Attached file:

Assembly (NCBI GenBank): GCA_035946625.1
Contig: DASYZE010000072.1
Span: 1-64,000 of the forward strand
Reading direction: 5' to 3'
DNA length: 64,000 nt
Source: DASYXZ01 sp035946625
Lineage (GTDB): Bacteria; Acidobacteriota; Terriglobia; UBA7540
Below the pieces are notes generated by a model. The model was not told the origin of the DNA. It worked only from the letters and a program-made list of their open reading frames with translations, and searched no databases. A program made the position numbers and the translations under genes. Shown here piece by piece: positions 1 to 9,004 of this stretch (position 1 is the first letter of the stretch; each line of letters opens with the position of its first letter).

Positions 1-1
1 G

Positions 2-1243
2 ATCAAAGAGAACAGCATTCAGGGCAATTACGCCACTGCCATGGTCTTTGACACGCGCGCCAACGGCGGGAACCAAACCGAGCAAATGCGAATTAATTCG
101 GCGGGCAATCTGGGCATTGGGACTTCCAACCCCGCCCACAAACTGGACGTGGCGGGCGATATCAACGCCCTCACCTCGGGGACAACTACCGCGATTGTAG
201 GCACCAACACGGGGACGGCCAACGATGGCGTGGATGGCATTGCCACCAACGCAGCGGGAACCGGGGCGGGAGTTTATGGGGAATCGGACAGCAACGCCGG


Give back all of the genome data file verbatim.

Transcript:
Assembly (NCBI GenBank): GCA_035946625.1
Contig: DASYZE010000072.1
Span: 1-64,000 of the forward strand
Reading direction: 5' to 3'
DNA length: 64,000 nt
Source: DASYXZ01 sp035946625
Lineage (GTDB): Bacteria; Acidobacteriota; Terriglobia; UBA7540
Below the pieces are notes generated by a model. The model was not told the origin of the DNA. It worked only from the letters and a program-made list of their open reading frames with translations, and searched no databases. A program made the position numbers and the translations under genes. Shown here piece by piece: positions 1 to 9,004 of this stretch (position 1 is the first letter of the stretch; each line of letters opens with the position of its first letter).

Positions 1-1
1 G

Positions 2-1243
2 ATCAAAGAGAACAGCATTCAGGGCAATTACGCCACTGCCATGGTCTTTGACACGCGCGCCAACGGCGGGAACCAAACCGAGCAAATGCGAATTAATTCG
101 GCGGGCAATCTGGGCATTGGGACTTCCAACCCCGCCCACAAACTGGACGTGGCGGGCGATATCAACGCCCTCACCTCGGGGACAACTACCGCGATTGTAG
201 GCACCAACACGGGGACGGCCAACGATGGCGTGGATGGCATTGCCACCAACGCAGCGGGAACCGGGGCGGGAGTTTATGGGGAATCGGACAGCAACGCCGG